“They had learned nothing and forgotten nothing.” - March 11, 2013
The quote is attributed to Talleyrand in speaking about the restored Bourbon dynasty after the abdication of Napoleon, and subsequently used against the French socialists and others. It comes close to Einstein’s definition of insanity as doing the same thing over and over, expecting different results, though the Talleyrand quote gives us a reason for their repeating mistakes of the past over and over.
America is still a young country, and one of our characteristics is that we are willing to give new ideas a try. But once the ideas have been shown to be a failure, Americans of the past dropped the ideas and looked elsewhere for answers. But Americans in the 20th century and to the present seem reluctant to dispose of those ideas, and will accept one reason after another for that failure; they want to push ahead instead of admitting defeat.
Part of the problem is that when a theory seems right, when a glib and intelligent spokesman explains why the theory will work this time, we find it difficult to resist giving it another and yet another try. So many people seem to find fault, not with the theory, but with the circumstances of its use, as though it was circumstances that failed the theory, not the other way around. Sometimes the theory is then dressed up as new wine in old skins. At other times there is little in the way of cover-up, and Talleyrand really takes over.
Take the Great Depression in the 1930s. America was not alone in going through a devastating depression then. The entire Western world went through that depression, but only in America was it called the “Great Depression.” Others found their way out of experimentation with enormous deficit spending, with taxation that bankrupted the job creators, with make-work schemes for a portion of the enormous legion of unemployed, schemes that not only did not create wealth but were never intended to do so. Other countries did not repeat over and over the failed programs of the past, expecting different results. But America plowed ahead until World War II gave us, first, the market for a revived armaments industry and, later, the entry into the War itself, creating millions of jobs.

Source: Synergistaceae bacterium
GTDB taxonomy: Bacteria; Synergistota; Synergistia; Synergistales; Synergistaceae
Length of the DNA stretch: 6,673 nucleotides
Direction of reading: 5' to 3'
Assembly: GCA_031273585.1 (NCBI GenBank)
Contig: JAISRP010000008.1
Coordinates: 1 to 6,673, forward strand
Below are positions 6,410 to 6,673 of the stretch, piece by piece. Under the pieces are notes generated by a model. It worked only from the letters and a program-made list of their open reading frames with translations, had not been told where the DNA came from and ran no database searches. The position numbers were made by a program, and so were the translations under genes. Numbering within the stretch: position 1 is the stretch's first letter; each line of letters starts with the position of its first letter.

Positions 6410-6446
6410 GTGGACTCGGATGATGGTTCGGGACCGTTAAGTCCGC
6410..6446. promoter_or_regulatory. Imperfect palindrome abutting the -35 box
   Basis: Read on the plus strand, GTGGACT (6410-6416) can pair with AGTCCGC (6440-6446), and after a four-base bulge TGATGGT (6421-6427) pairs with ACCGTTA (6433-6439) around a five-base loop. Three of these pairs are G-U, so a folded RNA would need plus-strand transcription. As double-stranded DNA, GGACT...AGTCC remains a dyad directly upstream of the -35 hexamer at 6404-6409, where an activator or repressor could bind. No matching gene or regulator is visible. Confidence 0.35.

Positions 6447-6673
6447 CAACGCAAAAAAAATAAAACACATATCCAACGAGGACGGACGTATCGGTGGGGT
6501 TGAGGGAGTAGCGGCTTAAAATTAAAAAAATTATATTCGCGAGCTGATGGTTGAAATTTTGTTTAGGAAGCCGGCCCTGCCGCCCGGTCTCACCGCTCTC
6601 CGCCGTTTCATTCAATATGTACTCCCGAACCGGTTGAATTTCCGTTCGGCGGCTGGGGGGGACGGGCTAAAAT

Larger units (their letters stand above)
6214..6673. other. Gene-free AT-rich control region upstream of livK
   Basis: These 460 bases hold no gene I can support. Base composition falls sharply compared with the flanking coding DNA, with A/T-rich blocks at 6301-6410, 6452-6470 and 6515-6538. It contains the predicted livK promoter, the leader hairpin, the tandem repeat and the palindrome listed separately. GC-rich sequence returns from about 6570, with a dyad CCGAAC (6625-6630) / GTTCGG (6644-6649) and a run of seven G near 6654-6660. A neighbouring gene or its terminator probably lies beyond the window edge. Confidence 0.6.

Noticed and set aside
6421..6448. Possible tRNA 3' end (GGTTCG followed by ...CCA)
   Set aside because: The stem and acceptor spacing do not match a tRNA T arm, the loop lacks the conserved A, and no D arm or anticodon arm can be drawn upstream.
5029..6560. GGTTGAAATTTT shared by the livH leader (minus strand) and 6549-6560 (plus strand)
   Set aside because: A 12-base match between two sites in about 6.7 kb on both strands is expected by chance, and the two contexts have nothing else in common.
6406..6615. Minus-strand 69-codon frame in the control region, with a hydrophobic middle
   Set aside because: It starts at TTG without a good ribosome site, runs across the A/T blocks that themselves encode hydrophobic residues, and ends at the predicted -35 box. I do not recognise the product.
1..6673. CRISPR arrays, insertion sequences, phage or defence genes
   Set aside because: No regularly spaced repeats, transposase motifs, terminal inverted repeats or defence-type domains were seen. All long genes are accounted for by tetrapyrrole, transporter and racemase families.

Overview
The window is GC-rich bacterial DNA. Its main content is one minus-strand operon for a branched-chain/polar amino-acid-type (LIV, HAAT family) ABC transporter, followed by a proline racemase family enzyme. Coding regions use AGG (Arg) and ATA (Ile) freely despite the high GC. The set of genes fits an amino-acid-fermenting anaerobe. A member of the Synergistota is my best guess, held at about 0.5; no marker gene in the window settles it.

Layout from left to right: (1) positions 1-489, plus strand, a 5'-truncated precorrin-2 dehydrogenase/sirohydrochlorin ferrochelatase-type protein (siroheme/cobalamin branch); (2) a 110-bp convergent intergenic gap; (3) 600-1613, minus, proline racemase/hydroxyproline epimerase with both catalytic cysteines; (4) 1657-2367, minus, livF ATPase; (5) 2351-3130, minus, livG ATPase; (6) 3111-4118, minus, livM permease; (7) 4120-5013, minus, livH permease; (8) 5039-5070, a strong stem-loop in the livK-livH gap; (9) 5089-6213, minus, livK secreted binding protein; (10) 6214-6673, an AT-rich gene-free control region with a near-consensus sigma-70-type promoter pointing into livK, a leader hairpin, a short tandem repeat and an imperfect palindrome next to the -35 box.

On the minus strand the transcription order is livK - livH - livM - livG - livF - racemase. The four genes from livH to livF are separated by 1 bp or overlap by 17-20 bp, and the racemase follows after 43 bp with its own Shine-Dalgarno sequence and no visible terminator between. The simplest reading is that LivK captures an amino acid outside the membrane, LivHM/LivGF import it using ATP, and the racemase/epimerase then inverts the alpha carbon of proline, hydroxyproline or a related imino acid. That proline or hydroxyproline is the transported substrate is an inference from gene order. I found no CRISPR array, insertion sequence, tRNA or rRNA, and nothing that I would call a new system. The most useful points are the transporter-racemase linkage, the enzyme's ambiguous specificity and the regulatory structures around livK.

So, we’ve learned our lesson from that experience, right? We don’t do such stupid things now, right? Of course, you know the answer.
Sometimes I think part of the cause for this is that ideas are not put in terms that non-experts can see the depth of the problem. Let’s take the $831 billion Stimulus, passed in 2009, and put it in a perspective that all can understand. Suppose you had a very generous boss, who decided to give you a nice little raise, say $1,000 per second (please do not write me, asking where you can find such a boss), and decided to pay that amount both when you were working and when you were not working, so the $1,000 per second raise was for every second in the year. It would take less than seventeen minutes for you to become a millionaire, but it would take more than another 632 years to accumulate the amount of the Stimulus. Now, doesn’t that statistic put in high relief the success or failure of that Stimulus?
Maybe the problem isn’t that we have learned nothing. Maybe it’s that we have forgotten nothing.